Unfinished symphony, p.10

Unfinished Symphony, page 10


Unfinished Symphony

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  "NO" Abaddon cried as he felt pain and fear twist through his body a thousand times. Slicing.

  Memories, visions. Every joy, every sorrow opened up wounds on his heart as he felt, truly felt, all the pain he had caused, all the misery.

  Abaddon’s hands reached up to his face. He covered his eyes but still the visions forced their way into his mind and there he sat forced to endure the pain and suffering which he had inflicted.

  Chapter 20

  Robin arrived at the base of the well. Arms began to sprout from his side as he looked up the well. He paused. He couldn't leave her. Thinking of the times they had shared together, their adventures, He wouldn't leave his friend no matter what she said. Turning and changing he raced down the passageway. Leaping obstacles his steps kept time with his beating heart as he hoped he wasn't too late. He had no plan, he just knew he couldn't leave her. If Polly could be so brave so could he.

  The door appeared ahead and he felt the pull on his muscles as he changed shape, turning back into the small Pooka. Teeth and claws would do little against this devil.

  Robin steeled himself and charged towards the open door. He pushed through the heavy weight of the darkness, so black it was purple, wind assaulted him and tried to push him back. The wind ceased buffering him and he emerged into a room bathed in soft blue light.

  On his knees ahead of him was the tall man, his hands held over his eyes.

  Robin raised his hands in a boxer’s stance but the man paid him no attention. Careful as he edged around him. Visions flashed and Robin felt the pain. Unable to take any more he turned from the tall man and there she was. Polly.

  Watching as visions, memories bathed her in their beauty. The laughter and the happiness she brought. Reflections of her life twisting and turning, spiralling into infinity. Every moment a tear drop of joy. Robin watched the visions of her mother, of her father, of her family.

  Cradling her small child, Polly. Her tiny angel. Full of hope and dreams. Her husband's hand on her shoulder, his tender kiss on her cheek. Then, the shadow, the worry, the fear. Her husband’s concern as sadness crept into her song and into their lives, a sadness he couldn't prevent, a sadness he couldn't fix.

  The visions changed. Flashing images of their moments of joy, of happiness but always, the melancholic drone. Corrupting her song and making her blind to the love of those around her. Her final moments.

  A solitary teardrop left Polly's eye, tracing a path down her pale cheek. All around her colours swirled and changed into the likeness of her mother. A hand reached out from maelstrom of colour and collected the tiny jewel from Polly's cheek.

  Her mother wept. Not out of sadness but joy. She was finally free. Her unfinished symphony more beautiful for the love she had left behind. The love for her husband and the love for her daughter. A love that could now be cherished.

  The colours faded as the small Pooka knelt down next to Polly. He placed his arm around Polly’s shoulder. Turning to face him she smiled and Robin helped her to her feet then led her from the room.

  “Wait” Polly said as she turned and re-entered the room of reflection. She walked over to where Abaddon sat staring into the abyss of his own devilment. Polly took his hands and he turned to face her, tears streaming down his face.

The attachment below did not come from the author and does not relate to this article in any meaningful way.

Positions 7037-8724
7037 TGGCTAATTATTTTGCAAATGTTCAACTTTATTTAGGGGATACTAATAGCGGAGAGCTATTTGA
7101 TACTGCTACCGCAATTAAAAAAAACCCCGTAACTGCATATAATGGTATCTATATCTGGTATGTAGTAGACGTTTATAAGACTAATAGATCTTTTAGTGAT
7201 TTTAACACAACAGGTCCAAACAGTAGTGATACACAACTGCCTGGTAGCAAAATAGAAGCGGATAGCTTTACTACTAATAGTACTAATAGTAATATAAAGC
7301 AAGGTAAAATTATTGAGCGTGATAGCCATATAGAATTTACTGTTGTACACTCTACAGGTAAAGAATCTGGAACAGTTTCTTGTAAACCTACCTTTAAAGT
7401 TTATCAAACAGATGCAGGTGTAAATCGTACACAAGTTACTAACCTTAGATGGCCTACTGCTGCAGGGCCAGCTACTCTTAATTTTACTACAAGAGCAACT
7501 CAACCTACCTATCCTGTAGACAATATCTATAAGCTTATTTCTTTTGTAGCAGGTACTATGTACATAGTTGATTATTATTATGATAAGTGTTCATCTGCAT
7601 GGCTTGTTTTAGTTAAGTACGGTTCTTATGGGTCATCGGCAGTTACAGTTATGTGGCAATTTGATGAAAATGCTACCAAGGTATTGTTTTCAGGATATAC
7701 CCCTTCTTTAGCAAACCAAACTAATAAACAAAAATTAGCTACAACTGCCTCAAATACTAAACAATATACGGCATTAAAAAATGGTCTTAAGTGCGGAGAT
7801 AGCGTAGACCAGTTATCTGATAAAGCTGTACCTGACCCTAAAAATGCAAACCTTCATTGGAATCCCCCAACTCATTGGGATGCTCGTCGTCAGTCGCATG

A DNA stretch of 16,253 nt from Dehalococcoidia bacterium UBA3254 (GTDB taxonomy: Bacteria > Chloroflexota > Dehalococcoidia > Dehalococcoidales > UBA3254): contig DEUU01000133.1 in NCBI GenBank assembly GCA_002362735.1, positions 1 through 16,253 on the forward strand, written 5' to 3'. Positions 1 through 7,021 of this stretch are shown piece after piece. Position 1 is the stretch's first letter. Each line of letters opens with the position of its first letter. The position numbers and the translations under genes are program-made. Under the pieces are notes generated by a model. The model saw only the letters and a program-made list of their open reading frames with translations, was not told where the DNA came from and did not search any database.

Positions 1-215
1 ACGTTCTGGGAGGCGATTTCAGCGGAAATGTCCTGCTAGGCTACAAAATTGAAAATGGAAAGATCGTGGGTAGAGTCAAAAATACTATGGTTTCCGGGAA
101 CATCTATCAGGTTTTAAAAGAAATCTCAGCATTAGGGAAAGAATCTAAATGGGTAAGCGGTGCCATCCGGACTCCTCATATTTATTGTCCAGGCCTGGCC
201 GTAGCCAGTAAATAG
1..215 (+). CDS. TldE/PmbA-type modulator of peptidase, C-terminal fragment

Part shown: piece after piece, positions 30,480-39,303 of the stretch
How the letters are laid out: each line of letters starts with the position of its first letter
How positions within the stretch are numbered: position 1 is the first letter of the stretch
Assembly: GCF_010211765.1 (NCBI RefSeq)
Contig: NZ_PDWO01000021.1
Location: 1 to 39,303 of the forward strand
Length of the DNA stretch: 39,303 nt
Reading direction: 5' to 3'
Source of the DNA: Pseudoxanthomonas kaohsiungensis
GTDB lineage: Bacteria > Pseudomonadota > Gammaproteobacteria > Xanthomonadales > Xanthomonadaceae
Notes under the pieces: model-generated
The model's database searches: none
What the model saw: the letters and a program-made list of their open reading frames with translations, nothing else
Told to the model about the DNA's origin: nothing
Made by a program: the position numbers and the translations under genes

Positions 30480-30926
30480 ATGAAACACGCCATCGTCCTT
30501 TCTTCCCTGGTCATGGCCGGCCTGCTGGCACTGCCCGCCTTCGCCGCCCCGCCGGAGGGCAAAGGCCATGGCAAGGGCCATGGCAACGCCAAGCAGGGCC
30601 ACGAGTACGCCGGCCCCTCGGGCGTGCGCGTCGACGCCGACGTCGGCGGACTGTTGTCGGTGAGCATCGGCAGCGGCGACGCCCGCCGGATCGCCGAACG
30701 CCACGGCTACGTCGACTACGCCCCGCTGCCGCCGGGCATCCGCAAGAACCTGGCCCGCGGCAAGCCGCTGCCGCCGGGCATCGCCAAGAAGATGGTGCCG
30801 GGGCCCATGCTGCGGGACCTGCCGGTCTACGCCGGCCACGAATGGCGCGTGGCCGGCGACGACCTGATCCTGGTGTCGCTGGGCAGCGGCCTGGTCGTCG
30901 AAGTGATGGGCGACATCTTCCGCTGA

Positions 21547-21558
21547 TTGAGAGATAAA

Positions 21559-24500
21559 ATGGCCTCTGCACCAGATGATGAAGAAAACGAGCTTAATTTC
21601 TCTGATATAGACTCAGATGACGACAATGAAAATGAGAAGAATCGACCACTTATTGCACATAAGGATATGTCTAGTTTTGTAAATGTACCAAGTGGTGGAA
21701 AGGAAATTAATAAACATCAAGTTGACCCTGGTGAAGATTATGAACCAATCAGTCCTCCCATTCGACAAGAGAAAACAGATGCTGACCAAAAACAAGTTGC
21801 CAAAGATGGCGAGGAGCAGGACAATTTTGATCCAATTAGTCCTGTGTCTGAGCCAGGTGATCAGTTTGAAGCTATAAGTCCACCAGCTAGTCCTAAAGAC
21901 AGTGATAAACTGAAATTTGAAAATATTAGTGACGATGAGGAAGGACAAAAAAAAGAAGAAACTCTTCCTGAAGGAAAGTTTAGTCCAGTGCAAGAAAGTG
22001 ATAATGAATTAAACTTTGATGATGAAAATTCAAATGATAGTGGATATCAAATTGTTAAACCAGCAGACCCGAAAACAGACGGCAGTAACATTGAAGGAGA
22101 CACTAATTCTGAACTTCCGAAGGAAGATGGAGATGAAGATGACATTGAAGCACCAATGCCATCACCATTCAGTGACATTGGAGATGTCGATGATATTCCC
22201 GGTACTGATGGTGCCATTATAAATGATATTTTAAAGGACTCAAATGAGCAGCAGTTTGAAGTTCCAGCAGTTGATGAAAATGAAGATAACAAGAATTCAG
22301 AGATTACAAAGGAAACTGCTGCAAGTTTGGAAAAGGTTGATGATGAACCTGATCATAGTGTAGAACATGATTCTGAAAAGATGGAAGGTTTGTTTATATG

“Sorry” he mouthed over and over.

  “Its okay” Polly said “they are all safe now. All of them. Look.”

  Colours swirled all around and above them, their forgiveness playing out as a beautiful melody. Polly guided him to the floor, he looked up at her and smiled. Abaddon closed his eyes and his final breath left his body. He was know nothing more fearful than an old bag of bones wrapped in aged leathery skin. Polly removed her jacket and lay it over the prone figure, reaching down she removed her bobble and covered Abaddon’s face. She joined Robin at the door and together they left Abaddon and the room of remembrance.

  The journey back was a silent affair, they barely spoke, muttering only a few words as they figured out how to get back up the well. The little Pooka couldn’t carry Polly, he went ahead and then, with Polly balanced precociously inside the bucket, he pulled her up using the old rope. Robin carried her over the rushing water and Polly looked down, searching for Archie. Rats clambered up the steep sides of the ravine but the old man couldn’t be seen anywhere.

  Together they passed over the bridge and Polly looked down and gazed at Robin, she reached down and held his hand.

  “It’s okay Miss Polly, he died a good death, doing his duty. There is no finer way for a Pooka to go. So, no sadness now, you hear. How about one last ride?”

  Without waiting for her to answer he began the transformation. Polly climbed onto his back, together they raced down through the caves. The wind tousled her hair and sent it out behind her like a shawl. Lifting her head from his back she relished the moment. Felt life swirling around her. Racing on through the deepest, darkest cave she laughed. She had never felt more alive and she started to sing. A song her father would sing, a song of happiness and a song of hope. A song that filled the depths of the earth.

  The large creature pulled up and Polly jumped over his back. The creature changed and laughing threw his arms around Polly. They danced through the small crevice and came out at the back of the waterfall. Polly delighted in the cool feel of the water as it sprayed up and around her.

  “I’ll get in first and hold the boat steady for you” Polly said climbing into the small boat. She held her hand out it bobbed up and down.

  “Miss Polly I am afraid this is as far as I can go. The world outside is no longer a place for my people. You must face the world on your own now.”